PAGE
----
A warm welcome to Nigeria

I have prepared myself for quite  few things when I come to Nigeria, Lagos, in 2009. I have read about the country, I have brought Malarone, and I am half prepared to be given a hard time upon my arrival; I am prepared for people wanting money of me, for offering to “help” me with my suitcase, and the whole lot.

The African experience starts already on the plane: a few rows behind me there is a man who is being deported. He screams. And screams. And screams. The officers next to him eventually give him a shot of some sort, with the result that he stops shouting and appears anaesthetised.

“I don’t know what his problem is,” mutters a woman behind me.
“He doesn’t want to go back to Nigeria,” a man replies from the other side of the isle. The woman shakes her head angrily.
“Nobody should want to not come back to Nigeria,” she argues. “I am proud to come from Nigeria! It is the best country!”
“I guess he’s not in agreement. He does not like Nigeria!” the man replies again.

Their conversation sounds like an argument to me. Both raise their voices to such an extent that the air hostess asks them to keep quiet. She is bluntly told to back off, though they lower their voices and go on bickering quietly instead.  By my side, an American oil worker is on his fourth bottle of wine. His speech has gone slurry. And talks to me about his children and his wife and about life as an oil worker in Nigeria.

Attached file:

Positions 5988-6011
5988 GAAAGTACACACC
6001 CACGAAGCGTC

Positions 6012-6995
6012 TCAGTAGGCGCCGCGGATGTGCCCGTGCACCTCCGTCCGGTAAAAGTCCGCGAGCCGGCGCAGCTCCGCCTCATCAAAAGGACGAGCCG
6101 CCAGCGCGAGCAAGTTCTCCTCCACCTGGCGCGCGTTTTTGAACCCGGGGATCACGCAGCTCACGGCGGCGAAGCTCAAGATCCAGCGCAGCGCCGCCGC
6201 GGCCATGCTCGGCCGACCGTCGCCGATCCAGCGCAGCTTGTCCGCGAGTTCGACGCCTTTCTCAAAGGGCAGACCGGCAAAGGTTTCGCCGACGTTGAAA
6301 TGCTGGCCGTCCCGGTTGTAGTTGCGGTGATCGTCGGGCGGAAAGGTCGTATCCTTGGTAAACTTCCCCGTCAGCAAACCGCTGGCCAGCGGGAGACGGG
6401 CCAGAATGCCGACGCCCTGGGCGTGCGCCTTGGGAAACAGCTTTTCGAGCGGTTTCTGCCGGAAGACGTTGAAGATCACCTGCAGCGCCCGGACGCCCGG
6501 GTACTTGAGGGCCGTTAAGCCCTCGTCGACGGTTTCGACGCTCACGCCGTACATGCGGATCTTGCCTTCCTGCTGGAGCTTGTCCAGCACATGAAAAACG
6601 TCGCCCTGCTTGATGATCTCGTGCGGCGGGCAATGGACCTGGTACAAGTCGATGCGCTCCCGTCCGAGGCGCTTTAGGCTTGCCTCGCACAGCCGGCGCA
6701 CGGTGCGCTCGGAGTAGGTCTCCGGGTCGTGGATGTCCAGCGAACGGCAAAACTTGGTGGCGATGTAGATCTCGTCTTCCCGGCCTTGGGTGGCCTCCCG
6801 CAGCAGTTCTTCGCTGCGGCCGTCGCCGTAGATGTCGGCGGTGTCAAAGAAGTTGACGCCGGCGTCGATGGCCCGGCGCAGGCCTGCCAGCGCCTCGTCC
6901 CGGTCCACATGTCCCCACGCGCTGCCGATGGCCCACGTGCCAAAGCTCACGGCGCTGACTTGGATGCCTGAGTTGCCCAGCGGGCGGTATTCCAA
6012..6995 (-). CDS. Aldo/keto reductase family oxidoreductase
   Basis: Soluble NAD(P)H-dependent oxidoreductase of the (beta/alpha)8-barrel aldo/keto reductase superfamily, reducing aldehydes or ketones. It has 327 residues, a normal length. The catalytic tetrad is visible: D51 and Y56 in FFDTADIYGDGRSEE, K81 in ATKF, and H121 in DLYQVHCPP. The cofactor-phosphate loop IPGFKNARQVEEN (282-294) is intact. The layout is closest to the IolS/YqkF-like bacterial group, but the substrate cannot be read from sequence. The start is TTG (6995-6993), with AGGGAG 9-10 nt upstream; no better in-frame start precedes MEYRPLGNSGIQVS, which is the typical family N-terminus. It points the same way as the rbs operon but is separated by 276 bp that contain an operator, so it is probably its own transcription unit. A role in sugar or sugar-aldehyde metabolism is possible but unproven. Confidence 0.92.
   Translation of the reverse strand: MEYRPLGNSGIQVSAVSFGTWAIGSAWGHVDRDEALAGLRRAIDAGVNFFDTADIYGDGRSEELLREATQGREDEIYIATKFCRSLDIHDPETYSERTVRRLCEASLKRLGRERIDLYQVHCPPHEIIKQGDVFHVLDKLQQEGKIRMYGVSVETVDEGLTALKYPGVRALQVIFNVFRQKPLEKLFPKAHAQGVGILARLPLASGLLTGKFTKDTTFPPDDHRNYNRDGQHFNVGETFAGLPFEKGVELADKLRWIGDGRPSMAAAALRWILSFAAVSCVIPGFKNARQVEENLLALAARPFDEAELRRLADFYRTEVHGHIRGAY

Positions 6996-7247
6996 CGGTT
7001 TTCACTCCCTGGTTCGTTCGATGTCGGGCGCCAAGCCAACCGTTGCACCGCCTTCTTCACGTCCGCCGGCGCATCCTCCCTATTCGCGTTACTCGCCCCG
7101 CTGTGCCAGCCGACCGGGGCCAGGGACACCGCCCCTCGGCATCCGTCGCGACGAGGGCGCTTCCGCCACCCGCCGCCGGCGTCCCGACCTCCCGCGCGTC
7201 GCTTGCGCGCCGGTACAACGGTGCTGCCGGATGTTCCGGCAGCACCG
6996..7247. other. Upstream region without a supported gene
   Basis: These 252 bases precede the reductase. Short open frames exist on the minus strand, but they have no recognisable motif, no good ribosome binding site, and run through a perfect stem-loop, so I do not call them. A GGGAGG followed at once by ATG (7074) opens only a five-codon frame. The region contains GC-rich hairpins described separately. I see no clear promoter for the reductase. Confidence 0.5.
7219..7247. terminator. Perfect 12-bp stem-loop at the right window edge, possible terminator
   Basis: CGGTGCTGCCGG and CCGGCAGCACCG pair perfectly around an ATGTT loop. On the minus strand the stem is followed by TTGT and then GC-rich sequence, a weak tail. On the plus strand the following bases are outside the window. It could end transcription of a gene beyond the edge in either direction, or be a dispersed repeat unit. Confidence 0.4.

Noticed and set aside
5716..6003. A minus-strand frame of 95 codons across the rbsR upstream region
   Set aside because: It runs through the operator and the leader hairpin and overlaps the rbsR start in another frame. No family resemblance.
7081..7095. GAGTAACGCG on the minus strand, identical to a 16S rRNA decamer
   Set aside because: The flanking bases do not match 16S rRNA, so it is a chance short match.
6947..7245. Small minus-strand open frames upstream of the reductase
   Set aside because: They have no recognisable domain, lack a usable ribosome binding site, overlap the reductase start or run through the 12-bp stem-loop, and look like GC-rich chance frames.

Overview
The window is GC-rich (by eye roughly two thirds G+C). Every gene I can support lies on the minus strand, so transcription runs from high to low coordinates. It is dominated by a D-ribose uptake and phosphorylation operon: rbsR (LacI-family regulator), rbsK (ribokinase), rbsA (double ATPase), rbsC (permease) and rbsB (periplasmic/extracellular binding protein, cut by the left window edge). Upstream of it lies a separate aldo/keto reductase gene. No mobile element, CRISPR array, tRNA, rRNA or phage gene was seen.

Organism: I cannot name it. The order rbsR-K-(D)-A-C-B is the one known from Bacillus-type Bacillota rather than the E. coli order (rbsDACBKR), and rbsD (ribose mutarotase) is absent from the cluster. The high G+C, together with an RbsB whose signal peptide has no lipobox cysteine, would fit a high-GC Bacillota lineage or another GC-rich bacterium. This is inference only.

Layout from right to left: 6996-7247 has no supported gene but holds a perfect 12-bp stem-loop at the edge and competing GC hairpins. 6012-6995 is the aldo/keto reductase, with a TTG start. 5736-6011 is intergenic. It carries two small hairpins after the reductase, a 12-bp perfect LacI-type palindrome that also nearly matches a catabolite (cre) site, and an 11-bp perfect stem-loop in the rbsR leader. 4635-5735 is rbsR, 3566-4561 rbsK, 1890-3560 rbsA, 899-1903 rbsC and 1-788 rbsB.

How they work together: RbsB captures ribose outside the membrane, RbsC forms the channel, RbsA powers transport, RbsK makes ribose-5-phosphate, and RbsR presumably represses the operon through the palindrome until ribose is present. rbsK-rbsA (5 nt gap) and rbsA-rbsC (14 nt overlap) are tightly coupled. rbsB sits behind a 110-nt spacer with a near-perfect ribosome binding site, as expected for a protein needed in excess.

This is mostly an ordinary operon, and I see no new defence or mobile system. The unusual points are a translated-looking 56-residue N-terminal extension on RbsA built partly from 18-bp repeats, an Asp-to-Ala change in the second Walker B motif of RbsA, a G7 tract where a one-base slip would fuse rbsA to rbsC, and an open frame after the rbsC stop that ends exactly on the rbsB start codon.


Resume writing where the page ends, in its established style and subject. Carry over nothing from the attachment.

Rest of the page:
I have given up any notion of sleeping, by now.

Upon landing, I make my way out of the plane and into the airport. I try to identify the queuing system,but before I know it I am waved over to the custom’s desk. I am met by an incredibly pleased custom’s officer as he looks at my visa and realize it is, indeed, a tourist visa.

“You are here to visit just for pleasure?” he asks me. I nod. He raises both his arms.
“WELCOME TO NIGERIA!” He announces warmly. Squinting at my  visa, he looks at me again and says “three months? You only got a visa for three months?”
“3 months is sufficient,” I assure him. He shakes his head decisively.

“No,” he insists. “I give you six months!”

I am sure he wasn’t supposed to write on my actual visa but he does. With a blue pen, he changes 3 months to 6 months.

“Welcome to Nigeria!” he announces again.
I thank him and leave. I cross my fingers that nobody is going to check my visa again and question what on earth I am trying to do.

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